CLUSTER

CLUSTER

A cluster provides an optional method of storing table data. A cluster is made up of a group of tables that share the same data blocks. The tables are grouped together because they share common columns and are often used together. For example, the emp and dept table share the deptno column. When you cluster the emp and dept tables (see Figure 20-1), Oracle Database physically stores all rows for each department from both the emp and dept tables in the same data blocks.

Because clusters store related rows of different tables together in the same data blocks, properly used clusters offer two primary benefits:

  • Disk I/O is reduced and access time improves for joins of clustered tables.
  • The cluster key is the column, or group of columns, that the clustered tables have in common. You specify the columns of the cluster key when creating the cluster. You subsequently specify the same columns when creating every table added to the cluster. Each cluster key value is stored only once each in the cluster and the cluster index, no matter how many rows of different tables contain the value.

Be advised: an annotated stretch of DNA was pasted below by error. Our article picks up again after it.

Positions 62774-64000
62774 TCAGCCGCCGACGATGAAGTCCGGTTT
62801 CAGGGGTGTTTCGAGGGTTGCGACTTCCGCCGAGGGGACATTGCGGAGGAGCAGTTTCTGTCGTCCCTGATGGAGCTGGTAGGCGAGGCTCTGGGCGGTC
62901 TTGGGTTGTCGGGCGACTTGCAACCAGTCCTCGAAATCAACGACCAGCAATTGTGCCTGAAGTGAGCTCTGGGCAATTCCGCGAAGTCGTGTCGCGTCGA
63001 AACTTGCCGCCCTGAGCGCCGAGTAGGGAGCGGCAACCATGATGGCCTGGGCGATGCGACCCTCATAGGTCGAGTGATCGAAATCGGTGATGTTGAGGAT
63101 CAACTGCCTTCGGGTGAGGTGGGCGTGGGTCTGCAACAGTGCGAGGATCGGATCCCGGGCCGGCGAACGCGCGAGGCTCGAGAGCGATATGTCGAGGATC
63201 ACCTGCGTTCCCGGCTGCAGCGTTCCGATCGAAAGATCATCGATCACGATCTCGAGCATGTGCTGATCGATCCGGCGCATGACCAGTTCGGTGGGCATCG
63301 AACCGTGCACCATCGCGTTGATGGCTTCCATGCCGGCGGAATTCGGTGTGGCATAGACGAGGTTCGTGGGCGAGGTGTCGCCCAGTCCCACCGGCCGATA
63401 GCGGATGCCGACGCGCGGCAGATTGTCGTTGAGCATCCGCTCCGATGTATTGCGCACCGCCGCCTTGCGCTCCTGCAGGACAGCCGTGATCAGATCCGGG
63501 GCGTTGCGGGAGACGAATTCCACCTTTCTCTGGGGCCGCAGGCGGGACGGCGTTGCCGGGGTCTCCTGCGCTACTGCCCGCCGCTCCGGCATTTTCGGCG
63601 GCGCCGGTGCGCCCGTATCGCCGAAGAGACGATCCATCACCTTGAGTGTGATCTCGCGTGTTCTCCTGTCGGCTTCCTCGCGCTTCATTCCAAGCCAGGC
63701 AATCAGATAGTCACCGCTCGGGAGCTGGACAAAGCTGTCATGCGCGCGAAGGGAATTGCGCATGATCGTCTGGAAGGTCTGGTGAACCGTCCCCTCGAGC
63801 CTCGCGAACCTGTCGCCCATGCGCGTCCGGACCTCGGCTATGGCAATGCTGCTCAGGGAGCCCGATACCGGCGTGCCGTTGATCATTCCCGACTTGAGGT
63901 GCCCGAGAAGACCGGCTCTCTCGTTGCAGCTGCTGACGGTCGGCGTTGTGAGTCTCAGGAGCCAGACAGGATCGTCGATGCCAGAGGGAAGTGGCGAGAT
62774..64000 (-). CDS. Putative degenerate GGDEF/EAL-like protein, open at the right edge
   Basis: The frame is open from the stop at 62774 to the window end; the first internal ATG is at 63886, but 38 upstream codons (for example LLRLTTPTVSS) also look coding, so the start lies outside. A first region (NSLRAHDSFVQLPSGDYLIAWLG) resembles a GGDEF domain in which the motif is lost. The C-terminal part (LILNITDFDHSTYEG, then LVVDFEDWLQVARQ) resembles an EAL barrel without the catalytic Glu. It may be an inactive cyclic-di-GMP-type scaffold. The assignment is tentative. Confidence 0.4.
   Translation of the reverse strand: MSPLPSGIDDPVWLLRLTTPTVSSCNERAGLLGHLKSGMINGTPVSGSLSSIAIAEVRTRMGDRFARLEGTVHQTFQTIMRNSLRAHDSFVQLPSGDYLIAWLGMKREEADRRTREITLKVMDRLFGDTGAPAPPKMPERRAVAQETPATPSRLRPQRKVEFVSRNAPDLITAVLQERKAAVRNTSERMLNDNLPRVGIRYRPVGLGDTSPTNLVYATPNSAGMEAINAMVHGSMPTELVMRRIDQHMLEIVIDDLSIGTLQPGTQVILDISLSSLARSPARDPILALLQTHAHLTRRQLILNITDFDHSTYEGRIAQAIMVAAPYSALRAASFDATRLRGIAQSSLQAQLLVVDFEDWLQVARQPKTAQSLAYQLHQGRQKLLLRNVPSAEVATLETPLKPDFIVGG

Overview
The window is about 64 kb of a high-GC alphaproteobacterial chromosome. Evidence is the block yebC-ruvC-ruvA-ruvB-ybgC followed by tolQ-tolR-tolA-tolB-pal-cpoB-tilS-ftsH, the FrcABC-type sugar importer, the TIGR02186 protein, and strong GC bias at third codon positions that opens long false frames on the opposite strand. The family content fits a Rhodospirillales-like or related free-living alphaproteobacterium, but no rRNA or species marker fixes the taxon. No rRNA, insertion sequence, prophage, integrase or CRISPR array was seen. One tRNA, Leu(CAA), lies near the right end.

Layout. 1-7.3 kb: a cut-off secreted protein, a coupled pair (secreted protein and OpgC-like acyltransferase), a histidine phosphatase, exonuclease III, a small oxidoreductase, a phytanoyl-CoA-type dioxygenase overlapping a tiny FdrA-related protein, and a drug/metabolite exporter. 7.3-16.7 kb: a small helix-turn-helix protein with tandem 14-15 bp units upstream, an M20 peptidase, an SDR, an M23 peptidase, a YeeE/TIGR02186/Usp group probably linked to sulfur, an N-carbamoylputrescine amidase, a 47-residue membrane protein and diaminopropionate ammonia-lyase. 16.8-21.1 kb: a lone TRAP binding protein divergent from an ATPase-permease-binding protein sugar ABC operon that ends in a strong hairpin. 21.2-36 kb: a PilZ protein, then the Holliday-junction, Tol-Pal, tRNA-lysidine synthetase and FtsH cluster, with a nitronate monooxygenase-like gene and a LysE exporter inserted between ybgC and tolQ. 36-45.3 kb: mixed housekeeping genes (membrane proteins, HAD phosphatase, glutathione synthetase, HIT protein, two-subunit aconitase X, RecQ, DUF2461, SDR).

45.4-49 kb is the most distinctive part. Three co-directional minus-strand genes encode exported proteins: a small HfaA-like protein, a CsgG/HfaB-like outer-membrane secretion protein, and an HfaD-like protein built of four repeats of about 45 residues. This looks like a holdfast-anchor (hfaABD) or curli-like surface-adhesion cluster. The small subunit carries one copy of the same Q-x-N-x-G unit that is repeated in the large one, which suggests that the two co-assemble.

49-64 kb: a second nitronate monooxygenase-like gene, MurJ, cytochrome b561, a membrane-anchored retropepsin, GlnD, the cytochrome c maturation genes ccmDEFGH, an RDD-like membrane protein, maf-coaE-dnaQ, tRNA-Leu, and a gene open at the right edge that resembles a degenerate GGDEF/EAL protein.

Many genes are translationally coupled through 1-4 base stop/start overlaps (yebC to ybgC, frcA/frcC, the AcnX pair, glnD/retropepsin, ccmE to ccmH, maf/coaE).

• Therefore, less storage might be required to store related table and index data in a cluster than is necessary in non-clustered table format. For example, in Figure 20-1, notice how each cluster key (each deptno) is stored just once for many rows that contain the same value in both the emp and dept

cluster.png

You create a cluster using the CREATE CLUSTER statement

CREATE CLUSTER emp_dept (deptno NUMBER(3))
SIZE 600
TABLESPACE users
STORAGE (INITIAL 200K
NEXT 300K
MINEXTENTS 2
PCTINCREASE 33);

You create a table in a cluster using the CREATE TABLE statement with the CLUSTER clause. The emp and dept tables can be created in the emp_dept cluster using the following statements:

CREATE TABLE emp (
empno NUMBER(5) PRIMARY KEY,
ename VARCHAR2(15) NOT NULL,
. . .
deptno NUMBER(3) REFERENCES dept)
CLUSTER emp_dept (deptno);

CREATE TABLE dept (
deptno NUMBER(3) PRIMARY KEY, . . . )
CLUSTER emp_dept (deptno);

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